In Liam’s world, his father (Ian Hart) is left unemployed when the local Jewish-owned shipyard closes. His older brother, Con, is the only breadwinner until Teresa (Megan Burns), Liam’s older sister, lies about being Catholic to get a maid’s job in one of the aforementioned Jewish mansions. The last thing Mum (Claire Hackett) tells Teresa before she goes to work is that she’s to make it clear that she doesn’t clean toilets. The first shot of Teresa at work shows her kneeling before a commode in the process of cleaning it.

This is typical of the film’s sometime glib compressions of cause and effect. The Catholic school Liam attends seems to have a curriculum consisting entirely of horror stories about sinners in hell right out of James Joyce’s A Portrait of the Artist as a Young Man. Liam has a peculiar problem at the confessional trying to explain how he accidentally came upon his mother standing in the nude; he could not understand afterward why his mother had pubic hair and the nude in Botticelli’s Venus painting in the art book from the library did not.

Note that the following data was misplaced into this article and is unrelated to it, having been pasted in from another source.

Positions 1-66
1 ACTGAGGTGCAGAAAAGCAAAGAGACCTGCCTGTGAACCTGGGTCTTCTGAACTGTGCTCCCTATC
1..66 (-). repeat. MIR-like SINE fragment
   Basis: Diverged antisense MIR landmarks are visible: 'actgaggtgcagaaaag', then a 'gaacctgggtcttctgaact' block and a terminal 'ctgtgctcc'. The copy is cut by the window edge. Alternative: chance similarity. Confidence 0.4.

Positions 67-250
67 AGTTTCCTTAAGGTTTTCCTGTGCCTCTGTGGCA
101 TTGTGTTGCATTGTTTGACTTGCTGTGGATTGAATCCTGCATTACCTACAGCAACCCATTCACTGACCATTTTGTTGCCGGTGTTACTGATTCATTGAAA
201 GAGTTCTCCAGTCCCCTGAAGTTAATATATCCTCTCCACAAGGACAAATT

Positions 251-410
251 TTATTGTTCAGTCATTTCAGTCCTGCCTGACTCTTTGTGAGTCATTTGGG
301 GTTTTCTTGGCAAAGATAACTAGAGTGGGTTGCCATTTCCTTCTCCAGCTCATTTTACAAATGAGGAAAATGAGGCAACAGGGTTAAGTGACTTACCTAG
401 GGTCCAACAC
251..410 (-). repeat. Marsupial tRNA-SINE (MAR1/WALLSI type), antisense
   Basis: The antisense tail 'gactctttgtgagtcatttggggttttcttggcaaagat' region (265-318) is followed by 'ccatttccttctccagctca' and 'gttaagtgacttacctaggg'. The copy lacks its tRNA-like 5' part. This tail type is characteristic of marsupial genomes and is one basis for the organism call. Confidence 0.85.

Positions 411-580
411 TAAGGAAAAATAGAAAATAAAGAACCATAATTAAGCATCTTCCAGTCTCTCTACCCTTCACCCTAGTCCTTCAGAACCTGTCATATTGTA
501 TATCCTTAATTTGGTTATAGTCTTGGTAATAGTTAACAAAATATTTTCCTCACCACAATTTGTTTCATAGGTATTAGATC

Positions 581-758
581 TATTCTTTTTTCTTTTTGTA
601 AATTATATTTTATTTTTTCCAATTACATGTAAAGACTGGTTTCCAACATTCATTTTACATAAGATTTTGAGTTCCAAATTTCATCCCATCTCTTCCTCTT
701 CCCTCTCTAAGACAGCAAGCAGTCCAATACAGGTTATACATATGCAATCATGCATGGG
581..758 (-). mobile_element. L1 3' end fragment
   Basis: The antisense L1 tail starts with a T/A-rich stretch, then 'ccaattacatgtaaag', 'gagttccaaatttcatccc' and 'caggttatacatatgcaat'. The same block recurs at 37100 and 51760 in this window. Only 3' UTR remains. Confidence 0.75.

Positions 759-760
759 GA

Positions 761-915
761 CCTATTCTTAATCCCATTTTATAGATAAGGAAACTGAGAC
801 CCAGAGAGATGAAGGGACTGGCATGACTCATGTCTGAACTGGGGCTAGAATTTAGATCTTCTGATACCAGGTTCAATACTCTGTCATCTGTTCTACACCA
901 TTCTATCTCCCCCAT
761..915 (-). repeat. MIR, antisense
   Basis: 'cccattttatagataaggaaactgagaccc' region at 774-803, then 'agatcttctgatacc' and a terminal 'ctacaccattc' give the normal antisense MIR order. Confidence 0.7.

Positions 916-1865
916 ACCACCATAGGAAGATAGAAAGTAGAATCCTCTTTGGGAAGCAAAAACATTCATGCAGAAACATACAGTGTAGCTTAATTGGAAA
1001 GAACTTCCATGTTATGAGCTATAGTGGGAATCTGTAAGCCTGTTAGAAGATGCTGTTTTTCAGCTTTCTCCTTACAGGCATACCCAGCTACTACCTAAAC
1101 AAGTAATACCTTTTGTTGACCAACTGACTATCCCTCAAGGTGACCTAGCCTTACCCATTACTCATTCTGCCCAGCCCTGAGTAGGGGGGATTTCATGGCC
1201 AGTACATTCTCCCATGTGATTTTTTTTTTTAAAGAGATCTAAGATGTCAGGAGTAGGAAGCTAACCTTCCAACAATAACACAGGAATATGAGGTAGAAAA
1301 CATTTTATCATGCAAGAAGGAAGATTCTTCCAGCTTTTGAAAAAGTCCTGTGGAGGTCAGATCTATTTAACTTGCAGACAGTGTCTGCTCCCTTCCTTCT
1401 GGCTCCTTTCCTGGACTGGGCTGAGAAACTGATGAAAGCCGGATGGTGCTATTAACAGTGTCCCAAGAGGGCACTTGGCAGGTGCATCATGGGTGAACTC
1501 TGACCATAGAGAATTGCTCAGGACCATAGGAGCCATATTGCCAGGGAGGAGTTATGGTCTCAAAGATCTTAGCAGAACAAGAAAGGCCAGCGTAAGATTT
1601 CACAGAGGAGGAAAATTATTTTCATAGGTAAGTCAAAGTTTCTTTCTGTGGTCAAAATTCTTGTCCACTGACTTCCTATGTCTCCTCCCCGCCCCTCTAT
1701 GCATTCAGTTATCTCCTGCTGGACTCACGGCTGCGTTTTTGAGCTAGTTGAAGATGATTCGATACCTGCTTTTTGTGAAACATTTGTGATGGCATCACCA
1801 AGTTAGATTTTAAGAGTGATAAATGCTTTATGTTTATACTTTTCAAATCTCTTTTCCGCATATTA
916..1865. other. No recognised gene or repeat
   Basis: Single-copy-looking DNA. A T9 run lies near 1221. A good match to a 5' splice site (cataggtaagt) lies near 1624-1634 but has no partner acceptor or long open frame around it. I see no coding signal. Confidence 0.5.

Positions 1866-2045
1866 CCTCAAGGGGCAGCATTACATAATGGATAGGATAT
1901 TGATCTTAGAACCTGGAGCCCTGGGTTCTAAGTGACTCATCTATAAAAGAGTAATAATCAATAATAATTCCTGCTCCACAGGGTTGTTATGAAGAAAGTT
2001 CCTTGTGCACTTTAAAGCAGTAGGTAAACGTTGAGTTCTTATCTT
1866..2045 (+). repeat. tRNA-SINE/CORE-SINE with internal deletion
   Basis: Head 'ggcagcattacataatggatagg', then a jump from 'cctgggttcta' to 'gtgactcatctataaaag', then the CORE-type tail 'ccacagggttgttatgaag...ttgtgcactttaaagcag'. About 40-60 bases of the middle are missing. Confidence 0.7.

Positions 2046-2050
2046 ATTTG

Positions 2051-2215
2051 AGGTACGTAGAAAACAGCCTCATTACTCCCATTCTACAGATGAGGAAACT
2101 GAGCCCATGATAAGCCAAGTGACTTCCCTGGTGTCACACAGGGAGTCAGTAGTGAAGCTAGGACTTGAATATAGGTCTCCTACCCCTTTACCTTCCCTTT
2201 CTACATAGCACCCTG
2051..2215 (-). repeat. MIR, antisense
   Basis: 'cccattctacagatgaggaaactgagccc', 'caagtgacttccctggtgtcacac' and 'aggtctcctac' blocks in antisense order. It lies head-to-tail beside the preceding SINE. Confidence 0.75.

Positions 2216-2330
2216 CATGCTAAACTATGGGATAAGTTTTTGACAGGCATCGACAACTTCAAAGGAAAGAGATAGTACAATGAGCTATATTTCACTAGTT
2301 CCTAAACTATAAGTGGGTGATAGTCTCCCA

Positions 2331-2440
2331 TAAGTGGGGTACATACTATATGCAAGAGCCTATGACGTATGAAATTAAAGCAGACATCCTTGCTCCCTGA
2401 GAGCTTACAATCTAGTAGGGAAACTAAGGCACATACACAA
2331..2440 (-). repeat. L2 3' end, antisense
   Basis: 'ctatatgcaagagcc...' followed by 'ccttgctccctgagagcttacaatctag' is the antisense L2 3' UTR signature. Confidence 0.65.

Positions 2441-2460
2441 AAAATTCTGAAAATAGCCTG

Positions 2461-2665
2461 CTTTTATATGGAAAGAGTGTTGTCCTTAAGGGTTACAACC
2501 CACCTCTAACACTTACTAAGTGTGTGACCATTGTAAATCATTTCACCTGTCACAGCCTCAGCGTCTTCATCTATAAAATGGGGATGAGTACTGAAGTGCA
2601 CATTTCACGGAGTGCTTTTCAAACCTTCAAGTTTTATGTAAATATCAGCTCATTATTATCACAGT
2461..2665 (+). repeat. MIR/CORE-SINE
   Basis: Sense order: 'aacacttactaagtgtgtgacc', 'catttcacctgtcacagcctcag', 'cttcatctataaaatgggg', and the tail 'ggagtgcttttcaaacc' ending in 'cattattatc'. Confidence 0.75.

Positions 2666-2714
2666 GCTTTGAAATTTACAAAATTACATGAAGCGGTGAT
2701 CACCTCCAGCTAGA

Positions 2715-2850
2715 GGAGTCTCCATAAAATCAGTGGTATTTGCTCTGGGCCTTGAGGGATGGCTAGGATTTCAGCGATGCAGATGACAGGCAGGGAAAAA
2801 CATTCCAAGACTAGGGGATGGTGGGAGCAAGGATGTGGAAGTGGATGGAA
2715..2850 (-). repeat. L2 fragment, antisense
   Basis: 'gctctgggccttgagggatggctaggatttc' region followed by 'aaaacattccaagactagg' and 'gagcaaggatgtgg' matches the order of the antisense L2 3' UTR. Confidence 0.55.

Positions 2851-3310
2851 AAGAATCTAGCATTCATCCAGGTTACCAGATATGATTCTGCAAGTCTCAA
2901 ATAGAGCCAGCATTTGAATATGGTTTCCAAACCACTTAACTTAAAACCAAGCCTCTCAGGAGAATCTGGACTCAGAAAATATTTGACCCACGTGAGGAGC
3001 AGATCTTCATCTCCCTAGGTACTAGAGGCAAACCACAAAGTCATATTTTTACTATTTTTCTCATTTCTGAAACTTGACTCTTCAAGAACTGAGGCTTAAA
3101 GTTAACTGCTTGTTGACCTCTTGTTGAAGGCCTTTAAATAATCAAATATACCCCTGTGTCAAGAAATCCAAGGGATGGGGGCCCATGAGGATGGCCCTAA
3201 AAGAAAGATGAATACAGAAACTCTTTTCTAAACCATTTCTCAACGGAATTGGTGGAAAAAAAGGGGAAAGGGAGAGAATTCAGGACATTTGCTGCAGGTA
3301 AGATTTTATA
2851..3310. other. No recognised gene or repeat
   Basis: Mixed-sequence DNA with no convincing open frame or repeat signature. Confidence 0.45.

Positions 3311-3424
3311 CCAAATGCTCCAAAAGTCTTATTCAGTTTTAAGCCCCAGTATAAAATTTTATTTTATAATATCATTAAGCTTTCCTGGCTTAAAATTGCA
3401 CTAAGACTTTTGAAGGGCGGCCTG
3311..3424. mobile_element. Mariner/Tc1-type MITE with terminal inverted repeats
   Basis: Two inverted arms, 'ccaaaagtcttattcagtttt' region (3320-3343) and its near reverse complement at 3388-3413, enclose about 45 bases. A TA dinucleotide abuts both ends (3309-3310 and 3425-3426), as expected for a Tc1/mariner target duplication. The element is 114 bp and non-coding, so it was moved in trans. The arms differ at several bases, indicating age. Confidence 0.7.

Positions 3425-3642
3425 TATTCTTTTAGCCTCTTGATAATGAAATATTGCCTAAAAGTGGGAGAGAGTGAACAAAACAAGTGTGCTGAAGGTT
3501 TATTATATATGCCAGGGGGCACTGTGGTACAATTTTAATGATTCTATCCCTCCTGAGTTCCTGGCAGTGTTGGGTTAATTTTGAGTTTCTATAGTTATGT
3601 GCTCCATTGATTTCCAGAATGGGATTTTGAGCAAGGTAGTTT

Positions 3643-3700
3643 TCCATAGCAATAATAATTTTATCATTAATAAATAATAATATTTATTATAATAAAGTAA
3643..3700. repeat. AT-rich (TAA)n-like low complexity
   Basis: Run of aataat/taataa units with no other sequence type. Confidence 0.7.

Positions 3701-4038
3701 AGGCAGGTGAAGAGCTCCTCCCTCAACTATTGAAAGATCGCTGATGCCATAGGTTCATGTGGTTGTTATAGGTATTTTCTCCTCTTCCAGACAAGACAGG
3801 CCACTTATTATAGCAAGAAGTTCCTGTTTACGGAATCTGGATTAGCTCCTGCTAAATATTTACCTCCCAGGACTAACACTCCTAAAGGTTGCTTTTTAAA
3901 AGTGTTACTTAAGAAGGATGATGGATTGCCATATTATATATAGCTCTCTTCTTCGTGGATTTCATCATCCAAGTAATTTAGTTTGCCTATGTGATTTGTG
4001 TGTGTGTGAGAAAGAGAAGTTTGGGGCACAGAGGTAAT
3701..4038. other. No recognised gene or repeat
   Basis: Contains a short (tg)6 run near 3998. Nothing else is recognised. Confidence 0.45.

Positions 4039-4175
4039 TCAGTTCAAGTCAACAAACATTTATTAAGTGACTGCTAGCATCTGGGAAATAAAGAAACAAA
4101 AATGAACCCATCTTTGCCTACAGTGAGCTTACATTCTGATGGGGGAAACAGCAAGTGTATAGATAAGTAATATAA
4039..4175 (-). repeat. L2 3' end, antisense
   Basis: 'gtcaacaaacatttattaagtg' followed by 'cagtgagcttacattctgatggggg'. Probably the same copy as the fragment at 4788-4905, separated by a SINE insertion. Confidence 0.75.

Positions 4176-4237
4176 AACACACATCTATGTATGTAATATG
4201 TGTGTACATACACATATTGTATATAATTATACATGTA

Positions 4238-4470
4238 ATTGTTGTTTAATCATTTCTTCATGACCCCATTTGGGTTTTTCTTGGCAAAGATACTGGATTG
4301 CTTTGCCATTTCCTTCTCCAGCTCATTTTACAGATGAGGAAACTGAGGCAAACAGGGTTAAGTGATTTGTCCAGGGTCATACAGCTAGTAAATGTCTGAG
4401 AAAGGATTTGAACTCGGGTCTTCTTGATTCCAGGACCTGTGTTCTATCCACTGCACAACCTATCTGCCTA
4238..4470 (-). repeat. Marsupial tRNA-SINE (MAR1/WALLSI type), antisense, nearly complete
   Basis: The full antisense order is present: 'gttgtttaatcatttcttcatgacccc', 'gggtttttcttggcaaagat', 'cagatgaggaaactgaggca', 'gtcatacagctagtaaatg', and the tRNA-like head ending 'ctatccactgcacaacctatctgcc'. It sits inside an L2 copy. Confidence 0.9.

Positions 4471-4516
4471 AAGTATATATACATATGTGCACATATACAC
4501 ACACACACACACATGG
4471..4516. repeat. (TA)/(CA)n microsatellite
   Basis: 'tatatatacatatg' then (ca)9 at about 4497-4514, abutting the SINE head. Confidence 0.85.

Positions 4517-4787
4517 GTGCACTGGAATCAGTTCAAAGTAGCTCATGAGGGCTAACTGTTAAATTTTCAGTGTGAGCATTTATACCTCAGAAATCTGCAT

There’s a final burst of violence involving Dad and his newfound fascist black-shirted friends that backfires on an innocent member of his family. Dad is now left to contemplate the bitter futility of his existence. Mr. Frears and Mr. McGovern have resisted the temptation to round out the moral of the film with a flow of populist or even Marxist rhetoric from the mouths of their working-class characters. Instead, we are shown, through a series of caressing gestures on the hair of his wounded sister, that Liam will grow up amid the chaos around him to become a decent human being.